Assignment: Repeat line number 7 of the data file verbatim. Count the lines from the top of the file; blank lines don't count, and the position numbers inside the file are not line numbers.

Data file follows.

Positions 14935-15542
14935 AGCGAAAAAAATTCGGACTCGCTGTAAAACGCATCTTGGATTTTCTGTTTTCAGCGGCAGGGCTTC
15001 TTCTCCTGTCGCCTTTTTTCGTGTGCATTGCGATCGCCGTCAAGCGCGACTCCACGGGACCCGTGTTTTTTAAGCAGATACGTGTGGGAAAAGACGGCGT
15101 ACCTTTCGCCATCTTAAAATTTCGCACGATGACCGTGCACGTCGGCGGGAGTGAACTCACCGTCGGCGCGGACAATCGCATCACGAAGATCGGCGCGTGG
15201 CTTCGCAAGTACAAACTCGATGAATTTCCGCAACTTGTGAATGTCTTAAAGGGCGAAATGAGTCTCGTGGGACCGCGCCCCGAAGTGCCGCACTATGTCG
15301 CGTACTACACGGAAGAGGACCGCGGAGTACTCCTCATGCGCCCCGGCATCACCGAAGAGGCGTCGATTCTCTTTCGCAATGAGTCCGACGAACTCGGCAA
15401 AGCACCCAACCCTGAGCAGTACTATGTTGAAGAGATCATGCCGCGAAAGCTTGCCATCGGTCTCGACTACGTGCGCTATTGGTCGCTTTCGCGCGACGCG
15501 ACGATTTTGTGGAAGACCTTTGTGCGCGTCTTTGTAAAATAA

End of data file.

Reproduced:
15401 AGCACCCAACCCTGAGCAGTACTATGTTGAAGAGATCATGCCGCGAAAGCTTGCCATCGGTCTCGACTACGTGCGCTATTGGTCGCTTTCGCGCGACGCG